There’s an interesting book written in the Toltec spiritual tradition, by Don Miguel Ruiz Jr., called The Five Levels of Attachment. It’s a brief but lucid diagnosis of the nature of attachment. Specifically, it differentiates attachment according to five levels of intensity. It’s a tool that can be quite useful when trying to figure out what’s going on with your emotions on a moment-by-moment basis.

In the context of my various ventures in particular, and my worldly pursuits in general, I seem to oscillate between levels one, two, three, and four. Sometimes I switch between levels over the course of hours, or even minutes. I’ve also observed seasonal changes in my level of attachment, as well as an overall trend. When I figuratively graph my levels of attachment against my levels of well-being, on a per-moment basis, I see a fairly strong correlation. Lower levels of attachment generally correlate with lower levels of stress and higher levels of happiness and well-being. Sorry to get mathematical with this, but this is how the inner world seems to work.

Naturally, it’s easier to be pulled into higher levels of attachment during externally stressful times. Increasingly over the years, I’ve been finding a way (usually, but not always) to avoid this automatic response and maintain some degree of internal independence from the external situation. There is even — strangely — a feeling of great power, almost like bliss, when I’m able to access these moments of internal independence. It feels kind of like a superpower, as if a heavy wind is blowing through and you’re standing in the middle of it but somehow there is no surface area on your body with which to catch the wind, and so you’re able to freely stand there and look around while it’s blowing everything else.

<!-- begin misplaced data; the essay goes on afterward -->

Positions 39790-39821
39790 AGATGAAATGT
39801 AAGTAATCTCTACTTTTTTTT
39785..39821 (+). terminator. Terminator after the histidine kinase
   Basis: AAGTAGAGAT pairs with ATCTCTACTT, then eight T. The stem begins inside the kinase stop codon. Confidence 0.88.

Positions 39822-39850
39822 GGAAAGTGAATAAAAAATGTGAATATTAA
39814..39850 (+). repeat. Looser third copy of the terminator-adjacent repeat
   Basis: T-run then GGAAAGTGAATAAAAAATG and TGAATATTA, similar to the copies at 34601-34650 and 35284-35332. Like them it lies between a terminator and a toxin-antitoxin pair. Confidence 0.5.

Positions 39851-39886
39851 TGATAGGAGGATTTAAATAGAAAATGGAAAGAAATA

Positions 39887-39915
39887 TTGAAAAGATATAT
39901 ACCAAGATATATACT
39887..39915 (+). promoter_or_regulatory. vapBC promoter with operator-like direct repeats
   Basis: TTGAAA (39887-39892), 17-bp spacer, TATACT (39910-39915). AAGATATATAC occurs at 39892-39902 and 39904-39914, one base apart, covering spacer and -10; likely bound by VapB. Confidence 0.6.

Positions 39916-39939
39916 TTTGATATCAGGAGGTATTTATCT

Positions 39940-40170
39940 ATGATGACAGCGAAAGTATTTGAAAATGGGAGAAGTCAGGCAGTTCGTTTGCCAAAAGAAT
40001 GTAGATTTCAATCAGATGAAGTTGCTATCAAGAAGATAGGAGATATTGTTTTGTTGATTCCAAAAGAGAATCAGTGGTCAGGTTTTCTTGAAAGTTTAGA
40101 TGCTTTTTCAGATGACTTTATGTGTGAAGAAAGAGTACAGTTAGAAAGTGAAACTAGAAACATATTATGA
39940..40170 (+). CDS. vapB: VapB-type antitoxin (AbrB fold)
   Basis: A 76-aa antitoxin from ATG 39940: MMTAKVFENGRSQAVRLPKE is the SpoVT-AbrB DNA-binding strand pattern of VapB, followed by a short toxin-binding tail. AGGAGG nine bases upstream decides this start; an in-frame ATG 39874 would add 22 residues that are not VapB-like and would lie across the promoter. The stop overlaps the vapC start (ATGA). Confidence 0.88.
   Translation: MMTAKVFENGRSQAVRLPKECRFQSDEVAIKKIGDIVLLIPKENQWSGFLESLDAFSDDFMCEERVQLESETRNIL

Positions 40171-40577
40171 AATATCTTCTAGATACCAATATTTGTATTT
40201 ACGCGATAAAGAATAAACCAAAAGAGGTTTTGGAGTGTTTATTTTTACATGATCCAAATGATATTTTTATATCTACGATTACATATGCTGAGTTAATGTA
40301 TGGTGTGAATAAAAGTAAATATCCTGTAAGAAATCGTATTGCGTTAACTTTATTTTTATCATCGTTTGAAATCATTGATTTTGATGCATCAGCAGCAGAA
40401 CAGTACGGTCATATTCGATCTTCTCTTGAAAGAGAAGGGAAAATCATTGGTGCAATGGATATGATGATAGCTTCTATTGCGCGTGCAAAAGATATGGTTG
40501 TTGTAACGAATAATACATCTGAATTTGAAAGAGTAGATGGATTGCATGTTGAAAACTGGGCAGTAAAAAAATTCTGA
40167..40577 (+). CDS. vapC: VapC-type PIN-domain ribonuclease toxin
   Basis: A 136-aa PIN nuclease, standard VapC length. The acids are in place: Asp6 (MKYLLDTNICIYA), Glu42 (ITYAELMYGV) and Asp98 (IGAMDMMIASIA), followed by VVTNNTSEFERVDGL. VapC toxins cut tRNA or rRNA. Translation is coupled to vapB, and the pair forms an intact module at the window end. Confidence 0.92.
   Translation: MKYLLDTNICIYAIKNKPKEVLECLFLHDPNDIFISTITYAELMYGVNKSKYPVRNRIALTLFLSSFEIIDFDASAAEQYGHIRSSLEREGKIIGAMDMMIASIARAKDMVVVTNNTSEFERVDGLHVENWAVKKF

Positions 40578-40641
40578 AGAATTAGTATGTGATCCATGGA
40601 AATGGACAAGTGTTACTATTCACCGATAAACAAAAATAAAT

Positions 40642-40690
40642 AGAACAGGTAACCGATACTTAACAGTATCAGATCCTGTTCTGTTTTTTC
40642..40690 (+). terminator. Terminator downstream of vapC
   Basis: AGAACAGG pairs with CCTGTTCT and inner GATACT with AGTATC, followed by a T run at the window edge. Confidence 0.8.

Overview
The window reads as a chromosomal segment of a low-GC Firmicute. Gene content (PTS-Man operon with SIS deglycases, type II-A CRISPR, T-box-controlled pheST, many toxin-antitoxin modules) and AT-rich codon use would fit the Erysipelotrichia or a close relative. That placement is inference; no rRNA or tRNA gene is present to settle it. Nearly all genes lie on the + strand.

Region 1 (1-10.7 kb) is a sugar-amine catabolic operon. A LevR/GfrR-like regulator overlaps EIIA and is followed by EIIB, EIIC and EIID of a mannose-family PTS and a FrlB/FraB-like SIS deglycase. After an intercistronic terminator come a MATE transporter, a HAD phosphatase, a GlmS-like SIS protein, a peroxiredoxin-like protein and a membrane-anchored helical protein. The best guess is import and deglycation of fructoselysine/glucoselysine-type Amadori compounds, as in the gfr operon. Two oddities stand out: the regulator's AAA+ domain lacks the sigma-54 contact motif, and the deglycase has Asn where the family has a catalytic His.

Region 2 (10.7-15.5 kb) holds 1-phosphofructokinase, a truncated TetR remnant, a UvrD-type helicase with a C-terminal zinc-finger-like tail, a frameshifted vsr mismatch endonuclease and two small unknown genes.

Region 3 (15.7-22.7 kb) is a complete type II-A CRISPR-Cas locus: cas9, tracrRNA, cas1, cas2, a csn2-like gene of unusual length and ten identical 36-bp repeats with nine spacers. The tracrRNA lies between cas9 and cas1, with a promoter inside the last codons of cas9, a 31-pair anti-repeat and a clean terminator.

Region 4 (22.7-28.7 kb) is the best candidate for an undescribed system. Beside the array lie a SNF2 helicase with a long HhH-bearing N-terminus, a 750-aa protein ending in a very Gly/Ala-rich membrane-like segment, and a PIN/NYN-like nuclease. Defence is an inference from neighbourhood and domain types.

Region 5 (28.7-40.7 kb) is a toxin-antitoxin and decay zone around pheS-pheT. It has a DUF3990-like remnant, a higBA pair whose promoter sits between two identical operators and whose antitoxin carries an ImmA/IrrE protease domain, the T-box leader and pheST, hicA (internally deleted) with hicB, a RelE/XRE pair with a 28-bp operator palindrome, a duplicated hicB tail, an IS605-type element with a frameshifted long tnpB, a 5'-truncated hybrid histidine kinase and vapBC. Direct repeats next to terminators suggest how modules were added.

It’s kind of surreal — I’m tempted to say. Although it’s actually the opposite of surreal. The windiness is a knee-jerk fabrication of the mind, and it’s both unpleasant and usually counter-productive. By applying the strategy of non-attachment, you can step aside from the wind without diminishing your ability to effectively respond to whatever external situation is triggering the storm. If anything, this power gives you an advantage that the vast majority of people fail to access, for which they are easily blown around.

I don’t have these moments as often as I’d like, and sometimes they only last for a brief stretch. But they are more valuable to me than money. If forced to choose, I would willingly sacrifice external success in exchange for greater access to moments like this. And yet, I’m also finding that this type of attitude, in these types of situations, seems to attract external success.

It’s all a very interesting mystery. At the end of the day, all of this is just a canvass on which we are painting the beauty and idiosyncrasies of our existence, which will end in the blink of an eye of this universe. Might as well acquire a few super-hero powers along the way.

Cacao farmer, rainforest conservationist, obscure filmmaker, and metaphysical explorer based in Ecuador.